“That’s an understatement,” Jasin muttered.

We made it to the horses and began packing up quickly, all of us eager to get away from this wretched place. But then Slade stopped just before mounting his horse and moved to rest his hand against a large rock nearby. All of us paused to watch him, wondering what he was doing. He closed his eyes and stood there, his palm pressing on the smooth stone, before finally pulling away. “There’s a cave nearby. We can camp there tonight.”

“Now you tell us,” Jasin said, throwing up his hands.

“I didn’t feel its presence before.” Slade frowned. “Actually, I didn’t know I could do that until now.”

“Fascinating.” Auric said. “I suspect we’ll all discover new uses of our powers the more we use them.”

Reven mounted his horse in one quick movement. “Let’s go.”

As Jasin pulled me up onto the horse behind him, he flinched a little. His neck was soaked in blood from the wound he’d received earlier. The wound he’d gotten defending me.

I lightly touched his neck, inspecting the gash. “We should take care of this.”

“I’m fine,” Jasin said, as he flicked the reins of his horse. “Just a scratch.”

“We should at least clean it and wrap it.” As we left the abandoned village behind us, I covered his wound with my hand, trying to stop the flow of blood. It was the only thing I could do while we were riding. Warmth flared as we touched, making my fingertips tingle against his skin.

“It’s not so bad, really. I’ve had worse while shaving.” Despite his words, he rested his hand over mine, like he didn’t want me to pull it away. I became acutely aware of how close we were, with my fingers on his neck and my other hand on his hip. But I didn’t pull away either.

I ran my thumb slowly along his skin. “I just hate seeing any of you hurt.”

“Ah, so you do care about me.”

“You may be growing on me a little,” I admitted.

“I knew it.” He flashed me a roguish grin over his shoulder.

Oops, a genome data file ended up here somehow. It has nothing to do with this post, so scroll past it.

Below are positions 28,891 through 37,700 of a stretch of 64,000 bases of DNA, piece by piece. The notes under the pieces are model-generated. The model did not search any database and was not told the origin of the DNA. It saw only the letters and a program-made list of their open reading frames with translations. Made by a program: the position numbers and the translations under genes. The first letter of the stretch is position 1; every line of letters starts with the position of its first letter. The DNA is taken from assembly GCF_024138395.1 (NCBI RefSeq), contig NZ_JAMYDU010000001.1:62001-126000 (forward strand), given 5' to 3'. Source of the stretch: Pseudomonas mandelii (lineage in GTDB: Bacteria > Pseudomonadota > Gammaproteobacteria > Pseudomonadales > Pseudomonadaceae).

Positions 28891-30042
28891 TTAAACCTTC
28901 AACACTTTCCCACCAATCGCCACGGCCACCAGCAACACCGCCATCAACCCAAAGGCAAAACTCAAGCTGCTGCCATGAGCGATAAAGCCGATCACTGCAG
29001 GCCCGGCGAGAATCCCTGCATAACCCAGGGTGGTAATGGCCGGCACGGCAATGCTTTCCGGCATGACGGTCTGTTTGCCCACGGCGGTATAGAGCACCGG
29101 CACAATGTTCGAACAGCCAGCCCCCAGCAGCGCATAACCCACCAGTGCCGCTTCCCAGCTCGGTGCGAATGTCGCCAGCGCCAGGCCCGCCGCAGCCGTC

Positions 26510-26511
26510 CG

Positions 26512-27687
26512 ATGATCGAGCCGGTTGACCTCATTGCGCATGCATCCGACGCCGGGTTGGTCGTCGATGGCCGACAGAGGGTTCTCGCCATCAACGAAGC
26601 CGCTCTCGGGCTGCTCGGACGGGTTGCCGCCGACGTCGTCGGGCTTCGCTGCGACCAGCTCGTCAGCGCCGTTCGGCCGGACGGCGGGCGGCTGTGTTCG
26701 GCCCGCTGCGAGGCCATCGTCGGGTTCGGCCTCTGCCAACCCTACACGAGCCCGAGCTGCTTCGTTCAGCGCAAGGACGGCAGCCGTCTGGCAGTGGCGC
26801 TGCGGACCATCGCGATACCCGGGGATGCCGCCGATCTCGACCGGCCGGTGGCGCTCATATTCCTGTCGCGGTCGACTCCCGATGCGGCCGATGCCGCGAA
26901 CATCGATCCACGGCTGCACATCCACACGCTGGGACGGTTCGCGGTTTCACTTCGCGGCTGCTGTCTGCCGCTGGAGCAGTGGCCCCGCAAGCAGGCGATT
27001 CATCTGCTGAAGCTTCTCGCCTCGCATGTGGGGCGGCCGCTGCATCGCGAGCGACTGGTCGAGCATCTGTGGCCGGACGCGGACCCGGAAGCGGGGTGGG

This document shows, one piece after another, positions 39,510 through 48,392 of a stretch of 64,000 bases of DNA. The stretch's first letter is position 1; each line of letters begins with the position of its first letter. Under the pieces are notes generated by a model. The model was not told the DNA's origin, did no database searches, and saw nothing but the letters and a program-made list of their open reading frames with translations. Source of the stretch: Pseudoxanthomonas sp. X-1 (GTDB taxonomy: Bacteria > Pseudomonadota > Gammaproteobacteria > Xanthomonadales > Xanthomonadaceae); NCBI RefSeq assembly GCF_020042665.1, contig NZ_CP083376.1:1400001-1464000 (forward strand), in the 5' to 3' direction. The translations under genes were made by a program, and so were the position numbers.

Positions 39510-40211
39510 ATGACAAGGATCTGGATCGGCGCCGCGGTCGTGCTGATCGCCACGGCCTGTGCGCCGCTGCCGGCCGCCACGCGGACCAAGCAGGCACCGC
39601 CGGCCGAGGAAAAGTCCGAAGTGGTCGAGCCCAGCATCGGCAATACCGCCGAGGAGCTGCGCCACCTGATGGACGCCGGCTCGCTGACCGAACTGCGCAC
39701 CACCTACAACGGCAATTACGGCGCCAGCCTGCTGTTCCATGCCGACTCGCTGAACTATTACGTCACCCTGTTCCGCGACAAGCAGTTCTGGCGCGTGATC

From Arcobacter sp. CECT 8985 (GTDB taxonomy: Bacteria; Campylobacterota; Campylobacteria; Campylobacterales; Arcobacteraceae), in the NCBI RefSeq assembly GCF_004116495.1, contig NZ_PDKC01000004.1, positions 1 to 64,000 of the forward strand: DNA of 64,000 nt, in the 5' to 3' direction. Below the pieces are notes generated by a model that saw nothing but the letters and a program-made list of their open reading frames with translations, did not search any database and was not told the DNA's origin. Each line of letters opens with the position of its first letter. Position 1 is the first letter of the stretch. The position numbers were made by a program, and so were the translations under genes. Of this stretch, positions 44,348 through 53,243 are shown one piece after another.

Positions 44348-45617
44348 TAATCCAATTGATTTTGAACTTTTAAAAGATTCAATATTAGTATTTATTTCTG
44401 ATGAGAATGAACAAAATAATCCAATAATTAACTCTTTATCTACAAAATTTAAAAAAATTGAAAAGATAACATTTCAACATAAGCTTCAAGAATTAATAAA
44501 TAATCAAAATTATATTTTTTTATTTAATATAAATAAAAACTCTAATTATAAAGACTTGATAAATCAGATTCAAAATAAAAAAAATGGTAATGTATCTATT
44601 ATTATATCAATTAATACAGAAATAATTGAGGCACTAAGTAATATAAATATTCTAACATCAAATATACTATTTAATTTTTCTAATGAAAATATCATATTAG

“Don’t get—” I started, but then I pulled my hand away to check the flow of blood and the rest of the words caught in my mouth. Jasin’s neck was not only no longer bleeding, but it didn’t seem to be injured at all anymore. How…?

“What is it?” Jasin asked, twisting on the saddle to look back at me. Auric glanced over at us, his brow furrowed, while Slade stopped his horse.

“Your neck,” I said, running my fingers over it, not believing my eyes. “The wound. It’s gone.”

Jasin touched the area where he’d been cut with a frown. “Gods, you’re right.”

“Kira must have healed it,” Auric said.

“Me?” I asked. “I didn’t do anything.”

Slade shrugged. “You’re the representative of the Spirit Goddess and the next Black Dragon. It makes sense you would have some powers of your own.”

Jasin stretched his neck, but he didn’t seem to be in any pain anymore. “Incredible.”

Auric examined Jasin closely. “I’ve heard rumors that the Black Dragon can heal her mates. I should have realized that would apply to us as well.”

I stared down at my hand, which was still coated in Jasin’s blood. “When I touched Jasin my hand felt warm, but he’s always warm so I didn’t think much of it. Maybe that’s how I did it?”

“Is anyone else injured?” Auric asked.

Slade shook his head, and we turned to Reven, who’d been watching the entire conversation in silence. When all eyes fell upon the small cut on his forehead, he sighed. “Fine, you can heal me.”

I slid off of Jasin’s horse and climbed up behind Reven. I was even more hesitant to touch him than Jasin, but I braced myself and lightly rested my hand over Reven’s forehead. While Jasin was comforting and warm, like sitting near a hearth on a cold night, Reven was cool and soothing, like diving into a refreshing lake on a hot day. That same tingling feeling returned to my fingertips, and when I pulled my hand away, the cut on his forehead had vanished.

“Praise the Gods,” Slade said quietly.

I stared at my hand. Even though I hadn’t been given any direction by the Spirit Goddess, it seemed she’d given me a gift too. Praise the Gods indeed.